"ldi r20, "STRINGIFY(((FFT_N)&(0xff)))" \n"

    ^

    C:\Users\Owner\Documents\Arduino\libraries\F3XPVK1IVO3SD7N/FFT.h:1523:3: warning: invalid suffix on literal; C++11 requires a space between literal and string macro [-Wliteral-suffix]

    "sbrs r21, "STRINGIFY((LOG_N) - 1)" \n" // check if done

    ^

    C:\Users\Owner\Desktop\Ardunio Codes\sketch_oct11a\sketch_oct11a.ino: In function 'loop':

    C:\Users\Owner\Desktop\Ardunio Codes\sketch_oct11a\sketch_oct11a.ino:75:70: warning: iteration 10 invokes undefined behavior [-Waggressive-loop-optimizations]

    for(int ii=0; ii<11; ii++)if( display_band[ii] > 0 ) display_band[ii] -=1;

    ^

    C:\Users\Owner\Desktop\Ardunio Codes\sketch_oct11a\sketch_oct11a.ino:75:25: note: containing loop

    for(int ii=0; ii<11; ii++)if( display_band[ii] > 0 ) display_band[ii] -=1;

    ^

    C:\Users\Owner\AppData\Local\Arduino15\packages\arduino\hardware\avr\1.6.21\cores\arduino\main.cpp: In function 'main':

    C:\Users\Owner\Desktop\Ardunio Codes\sketch_oct11a\sketch_oct11a.ino:75:70: warning: iteration 10 invokes undefined behavior [-Waggressive-loop-optimizations]

    for(int ii=0; ii<11; ii++)if( display_band[ii] > 0 ) display_band[ii] -=1;

    ^

    C:\Users\Owner\Desktop\Ardunio Codes\sketch_oct11a\sketch_oct11a.ino:75:25: note: containing loop

    for(int ii=0; ii<11; ii++)if( display_band[ii] > 0 ) display_band[ii] -=1;

    ^

    C:\Users\Owner\AppData\Local\Arduino15\packages\arduino\hardware\avr\1.6.21\cores\arduino\main.cpp:51:1: error: r28 cannot be used in asm here

    }

    ^

    C:\Users\Owner\AppData\Local\Arduino15\packages\arduino\hardware\avr\1.6.21\cores\arduino\main.cpp:51:1: error: r29 cannot be used in asm here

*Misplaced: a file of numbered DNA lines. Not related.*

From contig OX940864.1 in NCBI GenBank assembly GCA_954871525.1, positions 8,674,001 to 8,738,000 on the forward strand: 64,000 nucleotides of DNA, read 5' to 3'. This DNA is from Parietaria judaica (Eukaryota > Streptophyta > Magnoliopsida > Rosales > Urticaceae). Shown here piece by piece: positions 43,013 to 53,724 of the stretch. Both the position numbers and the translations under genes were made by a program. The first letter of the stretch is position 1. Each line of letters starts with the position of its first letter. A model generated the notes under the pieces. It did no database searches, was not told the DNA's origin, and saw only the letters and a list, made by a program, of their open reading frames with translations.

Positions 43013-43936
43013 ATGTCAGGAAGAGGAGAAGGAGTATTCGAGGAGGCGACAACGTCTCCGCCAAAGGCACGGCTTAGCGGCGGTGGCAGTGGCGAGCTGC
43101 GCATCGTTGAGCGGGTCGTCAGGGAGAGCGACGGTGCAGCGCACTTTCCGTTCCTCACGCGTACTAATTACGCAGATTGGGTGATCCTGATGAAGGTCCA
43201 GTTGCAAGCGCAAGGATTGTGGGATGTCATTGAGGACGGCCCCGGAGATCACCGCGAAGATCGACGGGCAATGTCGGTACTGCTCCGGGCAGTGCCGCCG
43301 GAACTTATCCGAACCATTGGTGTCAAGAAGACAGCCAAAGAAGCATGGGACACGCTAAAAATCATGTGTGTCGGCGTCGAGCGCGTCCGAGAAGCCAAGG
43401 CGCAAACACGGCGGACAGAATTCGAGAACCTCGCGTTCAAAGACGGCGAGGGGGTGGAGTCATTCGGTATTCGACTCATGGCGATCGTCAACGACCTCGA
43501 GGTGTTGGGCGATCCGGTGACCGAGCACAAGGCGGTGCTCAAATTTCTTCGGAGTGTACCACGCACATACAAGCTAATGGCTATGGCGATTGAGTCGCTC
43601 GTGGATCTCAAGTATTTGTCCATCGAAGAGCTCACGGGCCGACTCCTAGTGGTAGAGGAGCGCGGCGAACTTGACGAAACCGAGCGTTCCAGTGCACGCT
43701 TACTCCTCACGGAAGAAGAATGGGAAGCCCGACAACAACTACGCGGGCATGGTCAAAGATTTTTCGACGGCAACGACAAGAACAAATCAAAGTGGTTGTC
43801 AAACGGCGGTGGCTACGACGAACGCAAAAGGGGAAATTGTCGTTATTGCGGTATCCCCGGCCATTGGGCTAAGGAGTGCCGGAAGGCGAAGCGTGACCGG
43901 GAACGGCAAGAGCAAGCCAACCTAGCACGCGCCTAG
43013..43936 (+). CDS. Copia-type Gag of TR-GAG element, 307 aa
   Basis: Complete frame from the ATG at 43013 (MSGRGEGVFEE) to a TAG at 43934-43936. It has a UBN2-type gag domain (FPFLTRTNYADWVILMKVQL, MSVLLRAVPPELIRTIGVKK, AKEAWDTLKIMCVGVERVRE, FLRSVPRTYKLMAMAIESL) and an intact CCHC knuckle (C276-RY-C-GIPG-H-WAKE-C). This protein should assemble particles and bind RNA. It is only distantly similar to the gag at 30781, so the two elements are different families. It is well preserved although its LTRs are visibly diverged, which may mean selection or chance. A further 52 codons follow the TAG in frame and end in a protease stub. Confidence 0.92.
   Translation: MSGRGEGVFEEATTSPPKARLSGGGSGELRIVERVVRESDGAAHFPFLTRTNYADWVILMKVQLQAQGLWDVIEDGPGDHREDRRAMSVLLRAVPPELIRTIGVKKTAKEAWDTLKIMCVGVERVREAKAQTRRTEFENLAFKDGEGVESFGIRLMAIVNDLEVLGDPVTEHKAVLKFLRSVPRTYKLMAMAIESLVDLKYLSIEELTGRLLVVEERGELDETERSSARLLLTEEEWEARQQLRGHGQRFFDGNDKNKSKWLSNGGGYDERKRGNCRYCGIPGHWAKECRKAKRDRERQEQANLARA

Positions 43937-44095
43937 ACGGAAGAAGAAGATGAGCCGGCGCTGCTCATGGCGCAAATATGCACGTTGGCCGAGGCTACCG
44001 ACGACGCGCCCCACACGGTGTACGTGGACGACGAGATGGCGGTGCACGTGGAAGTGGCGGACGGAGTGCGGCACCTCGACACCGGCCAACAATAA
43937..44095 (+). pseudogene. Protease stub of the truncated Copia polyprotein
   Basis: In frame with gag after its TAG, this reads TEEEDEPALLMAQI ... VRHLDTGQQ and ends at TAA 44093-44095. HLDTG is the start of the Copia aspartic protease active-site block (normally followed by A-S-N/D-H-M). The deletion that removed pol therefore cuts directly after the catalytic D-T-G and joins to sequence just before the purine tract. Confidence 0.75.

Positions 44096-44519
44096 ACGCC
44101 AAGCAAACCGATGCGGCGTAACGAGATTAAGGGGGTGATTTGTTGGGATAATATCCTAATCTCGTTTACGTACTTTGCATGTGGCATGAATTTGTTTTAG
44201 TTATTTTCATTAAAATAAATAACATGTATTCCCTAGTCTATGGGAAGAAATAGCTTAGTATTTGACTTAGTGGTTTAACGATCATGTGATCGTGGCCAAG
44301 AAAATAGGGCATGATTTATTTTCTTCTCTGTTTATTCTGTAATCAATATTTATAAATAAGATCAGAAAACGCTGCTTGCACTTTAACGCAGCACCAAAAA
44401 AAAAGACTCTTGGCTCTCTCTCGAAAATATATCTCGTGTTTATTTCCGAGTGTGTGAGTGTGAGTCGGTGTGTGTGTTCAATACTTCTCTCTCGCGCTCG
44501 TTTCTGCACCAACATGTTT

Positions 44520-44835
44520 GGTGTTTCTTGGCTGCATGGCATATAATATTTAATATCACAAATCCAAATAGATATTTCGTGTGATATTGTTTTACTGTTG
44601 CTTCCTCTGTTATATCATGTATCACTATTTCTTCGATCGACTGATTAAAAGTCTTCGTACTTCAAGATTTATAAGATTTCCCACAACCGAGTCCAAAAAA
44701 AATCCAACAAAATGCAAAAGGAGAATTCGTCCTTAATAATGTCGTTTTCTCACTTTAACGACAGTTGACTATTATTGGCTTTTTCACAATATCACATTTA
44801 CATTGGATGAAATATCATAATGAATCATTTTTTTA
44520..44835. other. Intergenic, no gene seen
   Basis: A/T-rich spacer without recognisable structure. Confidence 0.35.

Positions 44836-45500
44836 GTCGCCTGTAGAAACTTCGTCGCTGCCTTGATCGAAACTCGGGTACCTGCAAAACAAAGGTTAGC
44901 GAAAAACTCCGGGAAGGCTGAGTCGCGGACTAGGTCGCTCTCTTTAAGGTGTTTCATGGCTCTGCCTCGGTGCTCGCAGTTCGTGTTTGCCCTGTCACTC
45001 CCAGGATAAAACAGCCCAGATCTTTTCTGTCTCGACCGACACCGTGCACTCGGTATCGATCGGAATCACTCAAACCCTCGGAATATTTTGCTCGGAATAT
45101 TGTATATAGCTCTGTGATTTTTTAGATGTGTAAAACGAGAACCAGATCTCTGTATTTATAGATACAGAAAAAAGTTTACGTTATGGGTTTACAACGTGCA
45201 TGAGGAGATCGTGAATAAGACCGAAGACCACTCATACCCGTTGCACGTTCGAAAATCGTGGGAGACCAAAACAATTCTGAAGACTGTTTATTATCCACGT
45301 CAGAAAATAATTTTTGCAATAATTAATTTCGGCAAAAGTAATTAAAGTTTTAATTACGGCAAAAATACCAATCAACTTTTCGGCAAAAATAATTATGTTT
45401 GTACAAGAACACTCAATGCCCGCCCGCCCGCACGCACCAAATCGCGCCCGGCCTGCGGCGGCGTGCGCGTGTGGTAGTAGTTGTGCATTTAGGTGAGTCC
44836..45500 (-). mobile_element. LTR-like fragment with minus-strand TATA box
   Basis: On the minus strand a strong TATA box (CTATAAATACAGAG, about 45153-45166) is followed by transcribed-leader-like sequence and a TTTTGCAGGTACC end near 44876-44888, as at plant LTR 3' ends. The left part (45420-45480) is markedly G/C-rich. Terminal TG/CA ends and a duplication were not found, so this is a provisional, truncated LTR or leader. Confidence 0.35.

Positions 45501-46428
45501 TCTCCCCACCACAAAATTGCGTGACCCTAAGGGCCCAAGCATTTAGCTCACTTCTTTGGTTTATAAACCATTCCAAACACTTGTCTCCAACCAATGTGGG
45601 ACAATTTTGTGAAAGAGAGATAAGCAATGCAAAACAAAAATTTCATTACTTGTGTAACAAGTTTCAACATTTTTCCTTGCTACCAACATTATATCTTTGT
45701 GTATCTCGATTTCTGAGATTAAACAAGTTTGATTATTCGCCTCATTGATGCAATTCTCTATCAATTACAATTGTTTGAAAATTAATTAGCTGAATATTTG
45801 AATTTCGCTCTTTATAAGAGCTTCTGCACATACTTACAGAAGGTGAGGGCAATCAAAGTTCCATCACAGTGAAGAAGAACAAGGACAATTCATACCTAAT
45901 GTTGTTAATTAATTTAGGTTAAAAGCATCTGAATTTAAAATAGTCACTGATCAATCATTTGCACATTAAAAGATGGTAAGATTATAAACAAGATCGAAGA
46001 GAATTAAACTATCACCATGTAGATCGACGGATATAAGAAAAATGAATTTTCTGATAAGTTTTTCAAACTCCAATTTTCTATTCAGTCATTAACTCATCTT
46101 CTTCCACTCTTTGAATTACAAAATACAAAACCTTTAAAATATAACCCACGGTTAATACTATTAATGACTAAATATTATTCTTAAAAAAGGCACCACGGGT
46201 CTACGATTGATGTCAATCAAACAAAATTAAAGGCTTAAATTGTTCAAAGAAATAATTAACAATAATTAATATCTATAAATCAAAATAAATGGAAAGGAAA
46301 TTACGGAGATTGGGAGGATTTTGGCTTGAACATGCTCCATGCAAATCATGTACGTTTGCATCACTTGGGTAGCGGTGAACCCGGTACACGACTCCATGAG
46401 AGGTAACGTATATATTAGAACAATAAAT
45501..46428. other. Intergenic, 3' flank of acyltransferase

C:\Users\Owner\AppData\Local\Arduino15\packages\arduino\hardware\avr\1.6.21\cores\arduino\main.cpp:51:1: error: r28 cannot be used in asm here

    C:\Users\Owner\AppData\Local\Arduino15\packages\arduino\hardware\avr\1.6.21\cores\arduino\main.cpp:51:1: error: r29 cannot be used in asm here

    lto-wrapper: C:\Users\Owner\AppData\Local\Arduino15\packages\arduino\tools\avr-gcc\4.9.2-atmel3.5.4-arduino2/bin/avr-gcc returned 1 exit status

    c:/users/owner/appdata/local/arduino15/packages/arduino/tools/avr-gcc/4.9.2-atmel3.5.4-arduino2/bin/../lib/gcc/avr/4.9.2/../../../../avr/bin/ld.exe: error: lto-wrapper failed

    collect2.exe: error: ld returned 1 exit status

    exit status 1

    Error compiling for board Arduino Nano.

    0
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    JazzHandsFrenzydrtydan2019

    Reply 1 year ago

    I got the same error when I first compiled it. I'll upload the libraries that I used to my GitHub then all you should have to do copy them to your library folder. I'll respond again when I do that. Probably be later today.

    And to me, it sounds like just your library didn't initialize. It took me alot of researching to get the library working so that's why I'll just upload my library folder.